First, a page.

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The failures I'm talking about are real mistakes or setbacks: a sketchy job history, a restaurant that went under because of a change in commuting patterns, getting laid off.
In the United States, you can recover from all of these. Getting laid off isn't even stigmatized anymore. Drilling in the idea that this is a country that lets people take a mulligan will make it a hotbed of innovation.
2. Issue green cards like mad. One of the more forward-looking proposals now being bandied about Congress would give green cards to foreign students in Master's or Ph.D. programs in the sciences, engineering or math. In some cases, green cards can be given to undergraduates too. Last year, Scalise gave speeches at Tsinghua University and Fudan University. At both places, the first questions from students were the same: how can we obtain visas?
By giving gifted students green cards, they can hunt for jobs in the United States and plan their future. At the same time, we will deprive foreign nations of their smartest people. Plus, with green cards, the problem of employers offering lowball salaries to H-1B visa holders erodes.
3. Emphasize how easy our school system is. The U.S. school system is in shambles, and it needs to be improved. But it's also not as stentorian as many of those overseas, which can be a big selling point.
In some countries, class rankings are posted on the wall as early as first grade. I met a woman once who said her whole life changed after her family moved to Canada: it gave her an out from the South Korean school system. Here, you can graduate high school without knowing how to spell correctly or multiply in your head.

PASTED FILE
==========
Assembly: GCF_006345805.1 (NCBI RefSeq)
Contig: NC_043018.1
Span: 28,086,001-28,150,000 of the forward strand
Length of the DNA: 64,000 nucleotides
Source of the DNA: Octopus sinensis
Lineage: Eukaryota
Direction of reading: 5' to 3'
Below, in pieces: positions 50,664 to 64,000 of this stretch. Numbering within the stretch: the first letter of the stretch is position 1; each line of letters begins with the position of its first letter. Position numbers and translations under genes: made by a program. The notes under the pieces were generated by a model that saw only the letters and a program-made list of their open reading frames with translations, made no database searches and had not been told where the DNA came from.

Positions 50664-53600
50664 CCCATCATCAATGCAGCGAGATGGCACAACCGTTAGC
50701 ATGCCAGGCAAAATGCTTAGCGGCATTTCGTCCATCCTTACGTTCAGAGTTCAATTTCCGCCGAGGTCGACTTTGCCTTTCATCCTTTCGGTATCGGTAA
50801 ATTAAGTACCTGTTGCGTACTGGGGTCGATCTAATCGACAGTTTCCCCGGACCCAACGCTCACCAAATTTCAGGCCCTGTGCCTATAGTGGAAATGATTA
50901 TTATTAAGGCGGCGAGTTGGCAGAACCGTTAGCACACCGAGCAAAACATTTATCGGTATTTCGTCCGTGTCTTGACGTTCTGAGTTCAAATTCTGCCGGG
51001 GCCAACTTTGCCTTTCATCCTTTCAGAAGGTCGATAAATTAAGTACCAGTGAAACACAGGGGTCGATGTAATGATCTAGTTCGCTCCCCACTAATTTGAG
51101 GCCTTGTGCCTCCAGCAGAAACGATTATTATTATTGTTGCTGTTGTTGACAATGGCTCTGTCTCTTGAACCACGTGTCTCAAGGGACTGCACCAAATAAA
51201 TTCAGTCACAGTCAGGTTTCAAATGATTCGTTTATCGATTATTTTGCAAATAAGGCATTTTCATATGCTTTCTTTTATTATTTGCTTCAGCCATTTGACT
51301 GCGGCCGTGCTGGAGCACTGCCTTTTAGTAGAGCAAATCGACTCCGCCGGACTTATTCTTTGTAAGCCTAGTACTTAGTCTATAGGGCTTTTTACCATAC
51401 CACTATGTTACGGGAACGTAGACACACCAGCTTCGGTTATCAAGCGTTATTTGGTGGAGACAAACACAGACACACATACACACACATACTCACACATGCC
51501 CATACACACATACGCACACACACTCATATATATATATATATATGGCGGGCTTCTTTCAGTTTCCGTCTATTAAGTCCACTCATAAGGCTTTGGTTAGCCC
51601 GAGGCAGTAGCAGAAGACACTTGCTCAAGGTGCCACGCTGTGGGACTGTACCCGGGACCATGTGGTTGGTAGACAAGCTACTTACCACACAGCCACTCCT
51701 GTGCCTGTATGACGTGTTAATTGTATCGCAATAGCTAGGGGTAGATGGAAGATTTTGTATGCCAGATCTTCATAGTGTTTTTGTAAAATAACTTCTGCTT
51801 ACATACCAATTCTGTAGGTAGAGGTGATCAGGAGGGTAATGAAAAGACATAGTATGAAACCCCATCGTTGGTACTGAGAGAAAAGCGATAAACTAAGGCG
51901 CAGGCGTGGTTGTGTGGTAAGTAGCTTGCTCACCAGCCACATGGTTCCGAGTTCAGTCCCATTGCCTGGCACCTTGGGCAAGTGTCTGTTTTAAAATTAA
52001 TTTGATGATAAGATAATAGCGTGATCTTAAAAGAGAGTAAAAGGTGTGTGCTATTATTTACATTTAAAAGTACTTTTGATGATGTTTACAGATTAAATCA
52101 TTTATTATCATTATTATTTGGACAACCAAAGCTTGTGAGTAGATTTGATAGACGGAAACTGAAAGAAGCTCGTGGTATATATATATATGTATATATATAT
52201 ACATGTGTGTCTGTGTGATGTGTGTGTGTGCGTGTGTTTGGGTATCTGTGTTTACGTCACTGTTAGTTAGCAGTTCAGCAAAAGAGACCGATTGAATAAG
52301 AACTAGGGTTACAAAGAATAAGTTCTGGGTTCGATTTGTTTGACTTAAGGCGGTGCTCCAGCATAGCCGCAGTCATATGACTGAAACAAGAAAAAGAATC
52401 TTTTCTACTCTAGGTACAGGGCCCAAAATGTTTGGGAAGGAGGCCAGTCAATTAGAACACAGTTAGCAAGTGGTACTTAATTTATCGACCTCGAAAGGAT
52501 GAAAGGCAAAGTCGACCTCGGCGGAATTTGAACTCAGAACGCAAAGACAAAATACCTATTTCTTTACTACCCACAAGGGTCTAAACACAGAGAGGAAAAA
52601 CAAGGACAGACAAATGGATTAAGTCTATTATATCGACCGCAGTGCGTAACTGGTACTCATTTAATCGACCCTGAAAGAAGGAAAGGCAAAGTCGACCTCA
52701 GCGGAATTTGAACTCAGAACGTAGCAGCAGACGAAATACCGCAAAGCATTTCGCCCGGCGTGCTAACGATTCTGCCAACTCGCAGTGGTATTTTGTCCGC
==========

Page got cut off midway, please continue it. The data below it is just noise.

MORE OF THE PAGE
Getting into universities, particularly the best ones, is no easy task overseas, either. In some nations, students take multiple-day tests. In India, more than 100,000 college students compete in rounds of tests and interviews for a few hundred spots at the Indian Institute of Science, a graduate school. The acceptance rate is 0.3 percent.
The U.S. State Department needs to issue a pamphlet saying, "Ohio State: we accept 75.6 percent."
4. Give subsidies and tax breaks to businesses. Giving money to billionaires is never a popular political program, but since every other nation does it, we need to as well.
Scalise at the SIA points out that building a chip factory overseas costs as much to build overseas as it does to build in the States. Running a fab with foreign labor cuts operating costs only by about 8 percent, or nearly nothing.
The big draw in foreign nations are the 10-year tax holidays, newly paved roads and other subsidies. "Over a 10-year period, you will earn $1 billion more," Scalise said. "The aggressiveness of our trading partners is increasing."
The choice is ours.
Michael Kanellos is editor at large at CNET News.com, where he covers hardware, research and development, start-ups and the tech industry overseas. He has worked as an attorney, travel writer and sidewalk hawker for a time share resort, among other occupations.
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